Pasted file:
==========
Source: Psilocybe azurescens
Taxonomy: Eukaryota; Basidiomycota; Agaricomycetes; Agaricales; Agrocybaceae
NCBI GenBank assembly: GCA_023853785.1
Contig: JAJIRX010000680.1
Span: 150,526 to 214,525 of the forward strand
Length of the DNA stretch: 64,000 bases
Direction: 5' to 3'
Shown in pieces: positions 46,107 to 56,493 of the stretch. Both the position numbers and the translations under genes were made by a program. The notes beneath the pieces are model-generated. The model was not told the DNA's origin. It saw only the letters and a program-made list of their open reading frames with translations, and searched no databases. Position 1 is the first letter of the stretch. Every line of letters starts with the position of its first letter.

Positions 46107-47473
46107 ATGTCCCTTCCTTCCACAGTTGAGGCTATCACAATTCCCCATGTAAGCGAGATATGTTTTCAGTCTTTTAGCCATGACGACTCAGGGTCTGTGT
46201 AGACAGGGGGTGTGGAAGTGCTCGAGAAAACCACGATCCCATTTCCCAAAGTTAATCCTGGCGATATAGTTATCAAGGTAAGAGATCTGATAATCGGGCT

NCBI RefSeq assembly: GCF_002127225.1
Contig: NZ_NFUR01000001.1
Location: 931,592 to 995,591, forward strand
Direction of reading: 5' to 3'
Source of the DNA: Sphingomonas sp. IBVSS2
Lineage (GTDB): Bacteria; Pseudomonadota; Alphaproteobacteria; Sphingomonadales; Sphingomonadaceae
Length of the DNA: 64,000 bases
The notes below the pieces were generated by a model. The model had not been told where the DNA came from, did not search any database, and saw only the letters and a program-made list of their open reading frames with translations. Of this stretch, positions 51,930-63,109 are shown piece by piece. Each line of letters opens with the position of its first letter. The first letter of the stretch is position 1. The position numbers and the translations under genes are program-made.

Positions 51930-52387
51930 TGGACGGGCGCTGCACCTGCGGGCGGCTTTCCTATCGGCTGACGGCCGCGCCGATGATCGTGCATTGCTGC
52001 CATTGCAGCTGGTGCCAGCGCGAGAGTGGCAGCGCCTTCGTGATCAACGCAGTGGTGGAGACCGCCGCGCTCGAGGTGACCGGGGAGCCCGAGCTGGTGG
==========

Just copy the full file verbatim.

Source: Psilocybe azurescens
Taxonomy: Eukaryota; Basidiomycota; Agaricomycetes; Agaricales; Agrocybaceae
NCBI GenBank assembly: GCA_023853785.1
Contig: JAJIRX010000680.1
Span: 150,526 to 214,525 of the forward strand
Length of the DNA stretch: 64,000 bases
Direction: 5' to 3'
Shown in pieces: positions 46,107 to 56,493 of the stretch. Both the position numbers and the translations under genes were made by a program. The notes beneath the pieces are model-generated. The model was not told the DNA's origin. It saw only the letters and a program-made list of their open reading frames with translations, and searched no databases. Position 1 is the first letter of the stretch. Every line of letters starts with the position of its first letter.

Positions 46107-47473
46107 ATGTCCCTTCCTTCCACAGTTGAGGCTATCACAATTCCCCATGTAAGCGAGATATGTTTTCAGTCTTTTAGCCATGACGACTCAGGGTCTGTGT
46201 AGACAGGGGGTGTGGAAGTGCTCGAGAAAACCACGATCCCATTTCCCAAAGTTAATCCTGGCGATATAGTTATCAAGGTAAGAGATCTGATAATCGGGCT

NCBI RefSeq assembly: GCF_002127225.1
Contig: NZ_NFUR01000001.1
Location: 931,592 to 995,591, forward strand
Direction of reading: 5' to 3'
Source of the DNA: Sphingomonas sp. IBVSS2
Lineage (GTDB): Bacteria; Pseudomonadota; Alphaproteobacteria; Sphingomonadales; Sphingomonadaceae
Length of the DNA: 64,000 bases
The notes below the pieces were generated by a model. The model had not been told where the DNA came from, did not search any database, and saw only the letters and a program-made list of their open reading frames with translations. Of this stretch, positions 51,930-63,109 are shown piece by piece. Each line of letters opens with the position of its first letter. The first letter of the stretch is position 1. The position numbers and the translations under genes are program-made.

Positions 51930-52387
51930 TGGACGGGCGCTGCACCTGCGGGCGGCTTTCCTATCGGCTGACGGCCGCGCCGATGATCGTGCATTGCTGC
52001 CATTGCAGCTGGTGCCAGCGCGAGAGTGGCAGCGCCTTCGTGATCAACGCAGTGGTGGAGACCGCCGCGCTCGAGGTGACCGGGGAGCCCGAGCTGGTGG